There are more photos of state park cabins at this Florida Rambler page.
Florida cabins in state parks in central region
Blue Spring State Park has something special every season of the year, thanks to the stunning spring and its clear water.
There are manatees to view (sometimes hundreds of them) from November to March, and in summer, it is wildly popular for swimming and tubing in the 73-degree water. For two weeks in springs, the woods fill with fireflies at night. (We were lucky enough to have a cabin during firefly season and it was magical!)
Blue Spring also has top-notch cabins. With only six cabins and the park’s popularity, however, snagging a cabin here takes planning and patience.
The two bedroom cabins are secluded from the busy spring and its parking lot by their location in a thick oak hammock. Cabins can accommodate up to six people with two bedrooms (one double bed and two twins) plus a sleeper sofa in the living room. There’s one bathroom. Kitchens have dishwashers and microwaves. The cabins have a screened porch, and an outdoor grill with a picnic table, heating and air conditioning. Price: $95 per night.
Silver Springs State Park cabins, Ocala.
These cabins are the best I’ve stayed in within Florida parks and I’ve returned to them over and over, bringing friends and family too.
The beauty of these cabins starts with the setting. Each “cabin” – and these are really houses more than cabins – is situated in the woods surrounded only by big trees and vegetation, separated from neighboring cabins.
Out back, there’s a fire ring for campfires and s’mores. The metal roofs and big porches make these structures look like Florida Cracker houses.
The screened porches are massive. You could hold a sit-down luncheon for 40 in the porch if there were tables and chairs. Instead, there is a big picnic table, a few rocking chairs and solitude.
Inside, there are two bedrooms, one with a double bed; one with twins. A sleeper sofa increases capacity to six. The bathroom is designed to work well with multiple guests.
These accommodations would lend themselves to two families or even three couples sharing. (Warning: The mattresses are pretty awful. If you have an air mattress or compact mattress topper, you might consider bringing it and stacking them princess-in-the-pea style.)
There are 10 cabins. Price: $110 per night.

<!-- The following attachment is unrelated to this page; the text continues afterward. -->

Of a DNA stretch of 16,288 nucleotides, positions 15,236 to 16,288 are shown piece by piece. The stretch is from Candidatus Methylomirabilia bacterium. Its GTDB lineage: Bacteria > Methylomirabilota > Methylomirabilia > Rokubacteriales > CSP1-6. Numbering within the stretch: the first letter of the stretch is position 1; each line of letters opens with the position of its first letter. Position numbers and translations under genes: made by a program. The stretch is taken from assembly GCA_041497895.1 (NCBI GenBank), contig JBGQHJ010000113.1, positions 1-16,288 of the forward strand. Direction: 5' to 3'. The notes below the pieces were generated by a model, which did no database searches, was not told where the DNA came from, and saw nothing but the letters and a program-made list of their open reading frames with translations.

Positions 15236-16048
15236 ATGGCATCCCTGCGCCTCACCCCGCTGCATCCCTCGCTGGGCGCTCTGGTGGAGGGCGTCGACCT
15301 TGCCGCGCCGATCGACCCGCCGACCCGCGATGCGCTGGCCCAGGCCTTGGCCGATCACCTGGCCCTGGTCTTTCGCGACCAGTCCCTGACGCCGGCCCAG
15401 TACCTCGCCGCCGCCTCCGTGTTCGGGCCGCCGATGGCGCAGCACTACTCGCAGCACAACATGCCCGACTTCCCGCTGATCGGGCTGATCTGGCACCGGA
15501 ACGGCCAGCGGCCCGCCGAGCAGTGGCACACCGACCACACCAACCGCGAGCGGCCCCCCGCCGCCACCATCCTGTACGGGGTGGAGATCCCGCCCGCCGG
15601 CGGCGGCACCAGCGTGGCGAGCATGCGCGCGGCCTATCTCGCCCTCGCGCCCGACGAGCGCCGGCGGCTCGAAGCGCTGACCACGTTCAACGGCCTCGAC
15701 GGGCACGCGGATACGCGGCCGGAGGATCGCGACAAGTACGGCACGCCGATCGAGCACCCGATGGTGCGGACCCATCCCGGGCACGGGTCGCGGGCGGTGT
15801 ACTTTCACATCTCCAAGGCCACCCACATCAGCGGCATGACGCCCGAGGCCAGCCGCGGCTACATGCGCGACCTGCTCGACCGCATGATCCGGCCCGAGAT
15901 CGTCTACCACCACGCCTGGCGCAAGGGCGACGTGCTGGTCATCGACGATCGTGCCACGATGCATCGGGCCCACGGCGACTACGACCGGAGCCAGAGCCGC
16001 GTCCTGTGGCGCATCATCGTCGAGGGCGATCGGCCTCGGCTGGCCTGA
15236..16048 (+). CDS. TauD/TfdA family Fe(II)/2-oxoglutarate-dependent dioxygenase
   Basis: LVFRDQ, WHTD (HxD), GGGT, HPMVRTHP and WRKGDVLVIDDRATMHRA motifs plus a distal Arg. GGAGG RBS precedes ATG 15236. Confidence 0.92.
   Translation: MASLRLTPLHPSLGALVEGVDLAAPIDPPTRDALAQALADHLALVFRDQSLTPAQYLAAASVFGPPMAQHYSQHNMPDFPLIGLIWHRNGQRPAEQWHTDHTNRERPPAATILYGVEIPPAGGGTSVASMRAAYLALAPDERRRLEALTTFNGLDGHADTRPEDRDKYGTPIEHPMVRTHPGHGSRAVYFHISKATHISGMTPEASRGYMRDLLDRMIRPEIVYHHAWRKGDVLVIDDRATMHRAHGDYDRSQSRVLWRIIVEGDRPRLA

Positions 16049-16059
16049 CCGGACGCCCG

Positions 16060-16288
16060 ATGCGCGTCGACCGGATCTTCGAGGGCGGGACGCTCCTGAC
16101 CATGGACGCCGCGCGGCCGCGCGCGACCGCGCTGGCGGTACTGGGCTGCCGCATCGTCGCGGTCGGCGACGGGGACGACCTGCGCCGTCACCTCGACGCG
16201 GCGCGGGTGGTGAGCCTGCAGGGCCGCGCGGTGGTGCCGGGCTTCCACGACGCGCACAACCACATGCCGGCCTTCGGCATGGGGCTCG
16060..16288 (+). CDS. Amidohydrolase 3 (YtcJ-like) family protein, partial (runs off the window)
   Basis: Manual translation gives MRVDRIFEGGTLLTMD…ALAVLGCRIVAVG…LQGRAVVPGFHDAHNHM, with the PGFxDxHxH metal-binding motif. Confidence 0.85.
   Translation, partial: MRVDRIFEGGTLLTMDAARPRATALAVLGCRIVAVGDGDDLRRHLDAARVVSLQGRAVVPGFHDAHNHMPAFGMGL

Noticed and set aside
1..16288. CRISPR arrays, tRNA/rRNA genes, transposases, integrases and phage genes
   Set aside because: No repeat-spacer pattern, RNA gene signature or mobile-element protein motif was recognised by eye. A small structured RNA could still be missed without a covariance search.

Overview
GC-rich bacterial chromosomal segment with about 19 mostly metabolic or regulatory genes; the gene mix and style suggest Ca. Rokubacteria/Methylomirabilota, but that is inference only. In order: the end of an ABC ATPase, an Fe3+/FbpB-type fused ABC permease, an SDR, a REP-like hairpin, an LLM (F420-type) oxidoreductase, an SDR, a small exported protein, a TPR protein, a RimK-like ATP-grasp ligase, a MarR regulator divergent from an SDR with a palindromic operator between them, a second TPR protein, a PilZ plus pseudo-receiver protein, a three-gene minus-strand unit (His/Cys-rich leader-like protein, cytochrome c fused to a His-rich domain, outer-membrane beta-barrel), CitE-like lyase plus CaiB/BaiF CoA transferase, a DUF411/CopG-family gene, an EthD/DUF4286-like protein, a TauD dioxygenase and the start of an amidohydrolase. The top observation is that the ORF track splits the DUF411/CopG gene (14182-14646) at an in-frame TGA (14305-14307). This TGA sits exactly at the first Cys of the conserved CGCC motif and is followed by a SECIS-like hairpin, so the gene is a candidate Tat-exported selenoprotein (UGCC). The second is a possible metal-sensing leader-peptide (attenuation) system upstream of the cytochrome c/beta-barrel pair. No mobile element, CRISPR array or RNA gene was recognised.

Here’s a Florida Rambler story about Silver Springs State Park, which is great for hiking, mountain biking, horseback riding and canoeing on the beautiful Silver River.
The cabins in Lake Louisa are terrific — among the best in Florida state parks. Each of the 17 cabins is located on a hill overlooking Dixie Lake. Each has a huge screen porch, perfect for watching sunsets over the lake.
What is also exceptional is that they have two bathrooms, making them suited for two families or two couples or a gathering. Maximum capacity is six people, using a sofa bed in the living room. Cabins have heat and air conditioning and ceiling fans. (Sadly, the gas fireplaces no longer can be used.)
The cabins are well equipped with the exception of offering absolutely no toiletries. (Bring your own bar of soap, dish lotion and paper towels.)
Be aware: Not a deal-breaker, but the beds aren’t great and the lack of fitted sheets will give you new appreciation for this bedding innovation.
But here’s a plus: Because there are 17 cabins, Lake Louisa is one of the easier of the state parks in which to find a reservation. (With the extra plumbing, these cabins are bit more costly — $120 a night plus tax.)
Florida cabins in state parks in the southeast region
Bahia Honda State Park, Big Pine Key
These cabins on stilts overlook Florida Bay and are equipped with kitchen appliances, utensils, linens plus heat and air conditioning.
These cabins fill up immediately a full 11 months in advance, so if you want to stay here, plan to really work at it.
A ranger from Bahia Honda told me: “You have to vulture the internet. Just keep hitting refresh on that page. We see cancellations and we see them fill up almost immediately.”
Bahia Honda is a spectacular park and are a great base for much to do in the Keys. But these weren’t the coziest or most commodious cabins we’ve stayed in.
Prices: $120 per night May 1 to Oct. 31; $160 per night Nov. 1 to April 30.
Dickinson is a large park with hiking, biking, kayaking, swimming and fishing, yet these cabins are a bit more available than many.
It’s a stretch to call these 10 units cabins, actually. They are miniature trailers/modular homes. They are quite small and lack that rustic cabin ambiance, but they do have complete kitchens; small bathrooms, plus heat and air conditioning. Price is $95 a night for up to six people.
You’d never guess you were in the middle of the city when you take up residence in one of these 14 little cabins, each with covered porch and picnic table. Most cabins are equipped with one double bed, a bunk bed and air conditioning. Linens are not provided and these cabins do not have kitchens or bathrooms within the units. Consequently, they cost less than others: $55 per night, and they are more available than many others.